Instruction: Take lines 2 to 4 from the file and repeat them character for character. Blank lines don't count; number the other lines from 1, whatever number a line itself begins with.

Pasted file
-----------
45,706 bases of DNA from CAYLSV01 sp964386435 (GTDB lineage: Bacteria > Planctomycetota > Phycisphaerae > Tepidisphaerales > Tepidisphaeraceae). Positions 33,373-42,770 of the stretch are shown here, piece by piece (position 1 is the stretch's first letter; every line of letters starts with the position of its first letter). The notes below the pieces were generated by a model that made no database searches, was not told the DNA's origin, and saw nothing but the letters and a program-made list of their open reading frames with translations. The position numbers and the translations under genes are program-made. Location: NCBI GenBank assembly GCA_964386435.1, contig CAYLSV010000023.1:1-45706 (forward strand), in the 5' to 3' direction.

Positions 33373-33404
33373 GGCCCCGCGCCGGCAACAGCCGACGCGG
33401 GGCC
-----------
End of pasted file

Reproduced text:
Positions 33373-33404
33373 GGCCCCGCGCCGGCAACAGCCGACGCGG
33401 GGCC